Page:Omnibuses and Cabs.djvu/271

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251
The 1894 Strike

On the morning of May 10 they held a meeting in a hall at Bell Street, Edgware Road, to discuss the advisability of striking, in the event of the cab owners refusing to accede to their demands, the chief of which was that the hiring-price of 16s. or 17s. a day should be reduced by three shillings. The meeting was enthusiastic, and decided, promptly, to strike unless the cab proprietors made the reduction which they wanted. Negotiations were then opened with the cab proprietors who refused, however, to comply with the men's request, pointing out, in support of their decision, that, as a large number of cabmen never worked more than four or five days a week, it was evident that they made a very good living, and could, if they liked, make a still better one.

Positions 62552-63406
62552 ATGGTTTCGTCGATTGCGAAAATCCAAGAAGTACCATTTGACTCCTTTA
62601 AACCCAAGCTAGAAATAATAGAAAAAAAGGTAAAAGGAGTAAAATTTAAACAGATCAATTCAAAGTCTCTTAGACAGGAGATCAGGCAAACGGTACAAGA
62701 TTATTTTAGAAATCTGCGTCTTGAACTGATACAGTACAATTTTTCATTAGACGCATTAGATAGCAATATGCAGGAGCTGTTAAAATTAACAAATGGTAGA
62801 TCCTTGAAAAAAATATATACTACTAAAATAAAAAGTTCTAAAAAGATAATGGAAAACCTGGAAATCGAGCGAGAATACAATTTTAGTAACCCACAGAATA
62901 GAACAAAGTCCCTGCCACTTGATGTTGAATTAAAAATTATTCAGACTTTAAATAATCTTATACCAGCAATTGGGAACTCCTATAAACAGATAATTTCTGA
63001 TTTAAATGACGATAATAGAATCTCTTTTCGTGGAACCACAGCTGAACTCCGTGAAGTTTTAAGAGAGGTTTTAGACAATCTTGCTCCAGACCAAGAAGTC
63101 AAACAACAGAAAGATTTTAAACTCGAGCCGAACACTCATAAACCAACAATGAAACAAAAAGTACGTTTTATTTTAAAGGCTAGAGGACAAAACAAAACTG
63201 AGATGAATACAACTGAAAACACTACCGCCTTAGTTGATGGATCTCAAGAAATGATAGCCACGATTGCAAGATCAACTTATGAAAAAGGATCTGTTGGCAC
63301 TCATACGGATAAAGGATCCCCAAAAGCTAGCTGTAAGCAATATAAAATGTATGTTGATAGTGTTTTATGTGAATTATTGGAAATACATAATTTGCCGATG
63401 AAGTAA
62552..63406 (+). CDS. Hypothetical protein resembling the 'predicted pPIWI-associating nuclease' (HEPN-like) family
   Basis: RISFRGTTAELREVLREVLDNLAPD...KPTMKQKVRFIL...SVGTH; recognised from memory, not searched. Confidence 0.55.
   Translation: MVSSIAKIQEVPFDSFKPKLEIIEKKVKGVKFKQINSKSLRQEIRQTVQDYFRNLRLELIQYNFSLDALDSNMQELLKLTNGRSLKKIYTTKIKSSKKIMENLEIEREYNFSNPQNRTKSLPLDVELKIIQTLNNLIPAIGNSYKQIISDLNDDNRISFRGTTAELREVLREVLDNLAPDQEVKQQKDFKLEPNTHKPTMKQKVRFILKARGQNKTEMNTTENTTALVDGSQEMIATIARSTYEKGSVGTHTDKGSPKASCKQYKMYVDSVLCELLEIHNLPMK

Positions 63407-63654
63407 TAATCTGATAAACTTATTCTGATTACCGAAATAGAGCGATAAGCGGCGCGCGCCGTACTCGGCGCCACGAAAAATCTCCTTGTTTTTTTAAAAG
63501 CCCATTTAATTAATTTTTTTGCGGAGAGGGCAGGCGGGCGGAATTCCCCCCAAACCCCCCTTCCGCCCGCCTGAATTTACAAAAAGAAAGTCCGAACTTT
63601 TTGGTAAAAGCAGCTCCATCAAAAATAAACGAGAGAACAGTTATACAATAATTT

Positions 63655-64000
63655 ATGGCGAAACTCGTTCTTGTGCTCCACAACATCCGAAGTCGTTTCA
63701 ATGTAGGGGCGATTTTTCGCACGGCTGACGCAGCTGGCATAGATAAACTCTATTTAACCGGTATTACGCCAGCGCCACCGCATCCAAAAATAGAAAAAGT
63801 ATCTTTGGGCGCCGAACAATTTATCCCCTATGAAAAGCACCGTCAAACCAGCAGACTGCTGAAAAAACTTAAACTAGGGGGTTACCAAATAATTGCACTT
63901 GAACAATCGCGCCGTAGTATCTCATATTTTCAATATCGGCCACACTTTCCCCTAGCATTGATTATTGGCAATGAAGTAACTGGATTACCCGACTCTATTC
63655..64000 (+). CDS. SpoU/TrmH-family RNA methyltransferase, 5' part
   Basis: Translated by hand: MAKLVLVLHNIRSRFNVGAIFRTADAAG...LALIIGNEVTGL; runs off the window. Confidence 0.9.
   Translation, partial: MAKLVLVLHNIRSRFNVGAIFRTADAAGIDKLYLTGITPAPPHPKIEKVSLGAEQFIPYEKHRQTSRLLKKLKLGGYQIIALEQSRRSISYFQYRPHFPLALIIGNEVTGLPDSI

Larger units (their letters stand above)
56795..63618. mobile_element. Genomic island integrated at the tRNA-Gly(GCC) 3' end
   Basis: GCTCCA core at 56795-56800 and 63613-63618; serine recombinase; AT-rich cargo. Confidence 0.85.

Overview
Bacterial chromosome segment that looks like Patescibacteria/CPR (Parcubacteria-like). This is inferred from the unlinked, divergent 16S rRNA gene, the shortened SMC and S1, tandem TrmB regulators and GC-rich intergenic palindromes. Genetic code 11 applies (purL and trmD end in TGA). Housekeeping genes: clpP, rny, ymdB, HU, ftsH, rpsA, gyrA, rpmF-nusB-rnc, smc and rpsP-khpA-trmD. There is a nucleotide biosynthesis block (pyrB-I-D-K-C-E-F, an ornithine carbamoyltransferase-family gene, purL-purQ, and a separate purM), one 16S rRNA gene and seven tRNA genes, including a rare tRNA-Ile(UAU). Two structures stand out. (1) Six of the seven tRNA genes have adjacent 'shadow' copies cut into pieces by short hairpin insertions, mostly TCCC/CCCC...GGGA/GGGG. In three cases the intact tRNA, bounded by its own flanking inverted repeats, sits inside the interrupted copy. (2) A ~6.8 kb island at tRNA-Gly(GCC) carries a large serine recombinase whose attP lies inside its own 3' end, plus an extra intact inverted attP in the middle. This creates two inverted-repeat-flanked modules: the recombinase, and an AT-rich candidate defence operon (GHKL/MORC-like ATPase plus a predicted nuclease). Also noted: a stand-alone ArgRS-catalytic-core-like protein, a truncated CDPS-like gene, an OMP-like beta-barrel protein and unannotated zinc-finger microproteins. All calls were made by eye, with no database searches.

In consequence of the cab proprietors' attitude, a mass meeting was held at midnight on May 14 at the Novelty Theatre, and the place was so crowded that an overflow meeting had to be held in the street. The resolution, pledging the men to strike, was moved and carried with tremendous enthusiasm by both meetings. The following morning the strike began, but, contrary to the